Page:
In Truth that Sticks: How to Communicate Velcro Truth in a Teflon World, Avery T. Willis Jr. and Mark Snowden write about telling Bible stories that will hold people’s interest while sticking God’s truth to their hearts. People remember and learn a lot from stories: nearly every American can summarize multiple movie plots and watching television and blockbusters has altered the public’s conscience. People are more likely to watch a movie than pick up a book. Yet, most churches are primarily sermon-based. This book demonstrates why churches should use Bible storytelling to teach God’s Word, and it shows the effects on churches that have done so.
From the beginning, the authors, who have international Bible storytelling experience, give support for the practice. Every account of its practice shows its effectiveness and how receptive people are to it. Reflection questions end each chapter, and short true stories of people and storytelling are sprinkled throughout, always in relation to the surrounding text.
The conversational writing is remarkably smooth for a two-author work, neither awkward nor choppy. The chapters progress well, none seeming out of place. The examples of the effectiveness of storytelling, however, and the “how to communicate” in the subtitle, led me to expect that the book would explain the storytelling process in detail. Such explanations, as far as helping me tell Bible stories, weren’t included, though a section after the appendix listing oral resources was.
Overall, Truth that Sticks is an interesting book about developing effective ministry in the 21st century. Willis and Snowden collaborated well. Whereas I would appreciate an inclusion of storytelling instructions, the book’s primary purpose of showing the usefulness of storytelling is effectively fulfilled. Believers interested in alternative methods of making disciples will appreciate and learn much from this book. Storytelling does help truth stick. – Meredith Sell, www.ChristianBookPreviews.com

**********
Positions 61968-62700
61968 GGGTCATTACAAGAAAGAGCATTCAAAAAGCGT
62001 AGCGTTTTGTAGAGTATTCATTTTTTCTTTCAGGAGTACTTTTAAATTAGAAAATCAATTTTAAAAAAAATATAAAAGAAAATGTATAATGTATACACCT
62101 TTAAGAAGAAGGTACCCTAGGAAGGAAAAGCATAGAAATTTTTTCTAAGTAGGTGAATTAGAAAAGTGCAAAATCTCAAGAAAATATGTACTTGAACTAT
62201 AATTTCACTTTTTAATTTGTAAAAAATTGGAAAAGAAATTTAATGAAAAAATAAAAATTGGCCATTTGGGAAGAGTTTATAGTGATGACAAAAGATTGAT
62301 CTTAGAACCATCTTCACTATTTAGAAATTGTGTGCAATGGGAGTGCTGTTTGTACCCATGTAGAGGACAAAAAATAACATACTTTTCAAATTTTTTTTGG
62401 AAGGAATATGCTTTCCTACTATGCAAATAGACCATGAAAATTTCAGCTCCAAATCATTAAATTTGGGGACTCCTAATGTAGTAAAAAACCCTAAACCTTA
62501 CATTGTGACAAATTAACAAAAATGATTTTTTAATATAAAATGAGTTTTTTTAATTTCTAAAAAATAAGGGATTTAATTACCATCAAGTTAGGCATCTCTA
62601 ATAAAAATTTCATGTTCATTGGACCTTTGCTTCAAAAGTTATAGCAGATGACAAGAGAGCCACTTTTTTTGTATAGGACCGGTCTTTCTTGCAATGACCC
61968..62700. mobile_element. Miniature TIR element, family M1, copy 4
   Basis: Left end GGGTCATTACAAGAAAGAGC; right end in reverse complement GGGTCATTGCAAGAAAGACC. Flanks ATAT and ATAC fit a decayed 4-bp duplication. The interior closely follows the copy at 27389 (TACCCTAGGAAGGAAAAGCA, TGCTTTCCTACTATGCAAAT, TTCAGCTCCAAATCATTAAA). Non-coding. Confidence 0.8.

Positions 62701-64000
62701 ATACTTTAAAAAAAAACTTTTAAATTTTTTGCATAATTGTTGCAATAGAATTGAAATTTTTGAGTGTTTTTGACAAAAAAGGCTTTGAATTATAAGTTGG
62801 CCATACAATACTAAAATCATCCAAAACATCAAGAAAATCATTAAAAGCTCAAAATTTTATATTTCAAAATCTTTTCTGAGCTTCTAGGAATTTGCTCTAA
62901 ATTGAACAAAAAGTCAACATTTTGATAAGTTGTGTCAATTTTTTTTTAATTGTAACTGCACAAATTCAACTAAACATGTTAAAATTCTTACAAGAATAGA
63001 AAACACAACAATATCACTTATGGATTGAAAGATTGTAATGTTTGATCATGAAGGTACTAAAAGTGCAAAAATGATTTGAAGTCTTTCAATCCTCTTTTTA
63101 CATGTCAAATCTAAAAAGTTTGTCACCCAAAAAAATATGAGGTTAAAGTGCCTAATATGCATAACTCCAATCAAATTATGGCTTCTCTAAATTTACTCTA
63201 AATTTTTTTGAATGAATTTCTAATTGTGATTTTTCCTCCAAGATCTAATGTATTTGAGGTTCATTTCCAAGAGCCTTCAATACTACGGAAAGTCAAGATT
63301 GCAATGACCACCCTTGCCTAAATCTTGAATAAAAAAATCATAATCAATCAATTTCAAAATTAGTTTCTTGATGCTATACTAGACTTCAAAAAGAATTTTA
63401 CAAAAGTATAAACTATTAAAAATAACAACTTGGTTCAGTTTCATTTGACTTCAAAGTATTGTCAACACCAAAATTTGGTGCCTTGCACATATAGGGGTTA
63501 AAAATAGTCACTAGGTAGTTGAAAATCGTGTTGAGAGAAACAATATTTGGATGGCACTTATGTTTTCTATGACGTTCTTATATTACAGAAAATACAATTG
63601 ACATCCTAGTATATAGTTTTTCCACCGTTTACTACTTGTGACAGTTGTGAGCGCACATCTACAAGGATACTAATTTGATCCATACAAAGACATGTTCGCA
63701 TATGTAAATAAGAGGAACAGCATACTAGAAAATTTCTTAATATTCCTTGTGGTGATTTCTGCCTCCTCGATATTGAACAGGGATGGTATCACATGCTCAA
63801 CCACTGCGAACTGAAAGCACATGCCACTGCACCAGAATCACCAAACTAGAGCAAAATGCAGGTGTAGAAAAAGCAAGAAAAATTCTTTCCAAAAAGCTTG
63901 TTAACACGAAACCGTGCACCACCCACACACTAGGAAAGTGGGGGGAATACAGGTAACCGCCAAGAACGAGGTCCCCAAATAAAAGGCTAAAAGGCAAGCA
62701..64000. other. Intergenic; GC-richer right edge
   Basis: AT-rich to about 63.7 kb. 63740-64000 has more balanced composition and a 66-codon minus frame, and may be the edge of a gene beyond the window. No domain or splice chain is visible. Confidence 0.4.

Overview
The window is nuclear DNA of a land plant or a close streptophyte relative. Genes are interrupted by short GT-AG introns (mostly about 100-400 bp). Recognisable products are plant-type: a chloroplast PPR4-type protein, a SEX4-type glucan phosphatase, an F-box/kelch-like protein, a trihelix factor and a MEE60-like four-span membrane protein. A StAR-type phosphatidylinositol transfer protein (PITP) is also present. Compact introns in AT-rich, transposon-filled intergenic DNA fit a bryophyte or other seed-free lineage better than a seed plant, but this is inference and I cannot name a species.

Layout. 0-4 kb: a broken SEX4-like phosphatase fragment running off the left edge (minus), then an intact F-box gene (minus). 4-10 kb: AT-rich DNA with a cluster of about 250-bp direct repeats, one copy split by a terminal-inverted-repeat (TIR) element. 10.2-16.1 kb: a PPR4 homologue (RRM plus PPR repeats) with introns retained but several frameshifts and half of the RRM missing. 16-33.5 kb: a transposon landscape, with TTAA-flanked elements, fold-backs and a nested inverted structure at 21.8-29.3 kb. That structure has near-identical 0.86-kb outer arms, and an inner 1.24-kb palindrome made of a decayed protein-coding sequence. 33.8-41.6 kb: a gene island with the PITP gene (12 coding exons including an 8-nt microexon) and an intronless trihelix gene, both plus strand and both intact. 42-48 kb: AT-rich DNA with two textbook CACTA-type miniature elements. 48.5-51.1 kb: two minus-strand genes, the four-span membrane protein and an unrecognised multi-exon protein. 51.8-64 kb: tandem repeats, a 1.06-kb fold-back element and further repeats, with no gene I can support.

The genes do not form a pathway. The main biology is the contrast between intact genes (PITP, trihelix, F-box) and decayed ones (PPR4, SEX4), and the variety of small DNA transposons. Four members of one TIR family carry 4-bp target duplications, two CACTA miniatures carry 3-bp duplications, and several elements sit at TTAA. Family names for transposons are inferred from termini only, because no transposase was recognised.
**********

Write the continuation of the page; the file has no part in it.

Today in America, half of the people prefer not to learn by literate approaches. They simply won’t or don’t read much. Begin transforming the lives of this generation by using first-century methods. Jesus taught His disciples and the crowds through parables, and now you can take Jesus’ approach in discipling. The “TruthSticks” strategy is a revolutionary approach using the DNA of first-century disciple making that will:
• Use Bible storying to effectively make first-century disciples at all levels
• Unite families by using fun methods to disciple children
• Revitalize small groups with highly interactive Bible-storying methods
• Develop a disciple-making church
Make truth stick like Velcro in a Teflon world by using Bible stories, dialogue, drama, and songs. Use all the methods of learning and teaching that Jesus did to make disciples!